While key numbers in the NFL are so important, there are also a lot of numbers that I consider "garbage numbers," and buying points onto garbage numbers is a mistake that almost all novice bettors will make. While it seems like many NFL games are really close at the end, not many games are decided by two points. If you have a two-point underdog and buy a half point to move your line to +2.5, you are not getting good value for the price you pay since games are so rarely decided by two points. It's the same scenario for buying a half point to move a 5.5-point favorite down to five.
Shop for the Best Numbers
I can't stress this enough to all novice bettors who are looking to make a name for themselves in the betting world. Shopping around for the best numbers is among the most important things you can possible do to limit the losses and increase the bankroll. Having multiple options to place a bet with will allow you to compare lines and furthermore bet the best line available.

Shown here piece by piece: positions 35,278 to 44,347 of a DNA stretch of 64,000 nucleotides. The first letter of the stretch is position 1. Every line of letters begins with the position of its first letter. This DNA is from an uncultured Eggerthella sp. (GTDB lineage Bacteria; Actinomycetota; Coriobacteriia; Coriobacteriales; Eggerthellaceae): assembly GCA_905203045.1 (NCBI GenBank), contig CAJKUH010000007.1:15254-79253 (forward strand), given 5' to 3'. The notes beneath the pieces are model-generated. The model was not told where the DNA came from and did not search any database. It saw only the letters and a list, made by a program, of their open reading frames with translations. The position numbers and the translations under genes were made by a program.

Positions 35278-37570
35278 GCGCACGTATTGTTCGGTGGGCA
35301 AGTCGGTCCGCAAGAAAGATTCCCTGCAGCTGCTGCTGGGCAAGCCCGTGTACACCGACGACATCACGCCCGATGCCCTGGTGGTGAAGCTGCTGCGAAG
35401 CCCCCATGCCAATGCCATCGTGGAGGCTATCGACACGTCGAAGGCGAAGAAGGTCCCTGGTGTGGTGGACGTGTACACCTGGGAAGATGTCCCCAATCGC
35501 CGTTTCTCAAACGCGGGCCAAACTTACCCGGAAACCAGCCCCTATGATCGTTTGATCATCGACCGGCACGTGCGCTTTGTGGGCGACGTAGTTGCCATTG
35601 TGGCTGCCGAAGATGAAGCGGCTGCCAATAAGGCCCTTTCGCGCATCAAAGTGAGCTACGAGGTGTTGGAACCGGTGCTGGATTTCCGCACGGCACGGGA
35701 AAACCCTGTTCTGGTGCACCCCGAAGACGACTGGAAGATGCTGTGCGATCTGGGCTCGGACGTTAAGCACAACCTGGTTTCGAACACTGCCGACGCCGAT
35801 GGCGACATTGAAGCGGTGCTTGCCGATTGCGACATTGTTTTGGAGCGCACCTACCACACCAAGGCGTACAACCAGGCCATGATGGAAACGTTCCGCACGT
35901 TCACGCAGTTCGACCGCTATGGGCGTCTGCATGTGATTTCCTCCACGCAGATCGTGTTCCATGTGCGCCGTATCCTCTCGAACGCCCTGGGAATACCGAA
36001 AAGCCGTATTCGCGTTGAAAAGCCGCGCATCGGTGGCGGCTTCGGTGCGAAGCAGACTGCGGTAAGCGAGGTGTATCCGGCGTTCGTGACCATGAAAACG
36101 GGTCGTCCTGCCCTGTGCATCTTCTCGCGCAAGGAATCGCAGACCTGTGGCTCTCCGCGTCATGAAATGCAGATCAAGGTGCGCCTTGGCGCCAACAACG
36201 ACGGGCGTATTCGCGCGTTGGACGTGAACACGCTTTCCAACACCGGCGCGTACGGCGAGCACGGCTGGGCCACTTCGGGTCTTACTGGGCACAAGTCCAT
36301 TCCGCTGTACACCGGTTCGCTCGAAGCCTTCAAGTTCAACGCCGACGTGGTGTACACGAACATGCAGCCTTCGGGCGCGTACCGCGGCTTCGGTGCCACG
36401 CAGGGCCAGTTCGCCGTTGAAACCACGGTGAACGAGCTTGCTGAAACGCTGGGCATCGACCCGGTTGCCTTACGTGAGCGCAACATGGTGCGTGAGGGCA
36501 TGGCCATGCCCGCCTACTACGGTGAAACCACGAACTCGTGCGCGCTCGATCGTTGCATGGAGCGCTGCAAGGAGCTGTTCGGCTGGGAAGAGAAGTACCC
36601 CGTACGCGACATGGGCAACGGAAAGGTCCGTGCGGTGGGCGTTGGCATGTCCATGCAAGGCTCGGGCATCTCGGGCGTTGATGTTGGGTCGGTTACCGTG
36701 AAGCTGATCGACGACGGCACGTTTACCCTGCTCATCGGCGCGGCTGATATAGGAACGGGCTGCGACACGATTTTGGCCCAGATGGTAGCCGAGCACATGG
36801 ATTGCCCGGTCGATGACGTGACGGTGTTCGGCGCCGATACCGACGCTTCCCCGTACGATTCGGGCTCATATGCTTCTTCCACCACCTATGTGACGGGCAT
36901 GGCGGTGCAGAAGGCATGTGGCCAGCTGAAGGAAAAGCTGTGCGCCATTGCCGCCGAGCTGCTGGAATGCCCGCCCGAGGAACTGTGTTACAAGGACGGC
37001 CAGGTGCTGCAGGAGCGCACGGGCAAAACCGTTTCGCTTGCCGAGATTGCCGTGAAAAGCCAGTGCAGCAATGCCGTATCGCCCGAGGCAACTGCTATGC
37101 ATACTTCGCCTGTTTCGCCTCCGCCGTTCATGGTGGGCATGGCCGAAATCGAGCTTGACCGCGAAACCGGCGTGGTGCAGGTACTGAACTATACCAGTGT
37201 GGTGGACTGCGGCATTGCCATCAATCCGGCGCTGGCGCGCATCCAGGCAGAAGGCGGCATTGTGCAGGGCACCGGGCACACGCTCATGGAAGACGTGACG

Shopping around for the best numbers will almost eliminate the need to buy points completely. The majority of sportsbooks often differ among their lines, so with a little due-diligence you can avoid that line of +7 and find it somewhere at +7.5.
The reality of the matter is that over the course of the NFL season, you may net a few extra wins or avoid a few losses by turning them into pushes by buying points. However, the juice you pay will burn your bankroll in a hurry if you go on any extended losing streak. In all my years of betting on sports, I've come to believe that buying points is a losing proposition over the long haul, and I would much prefer to have several different books in order to shop around for the best lines.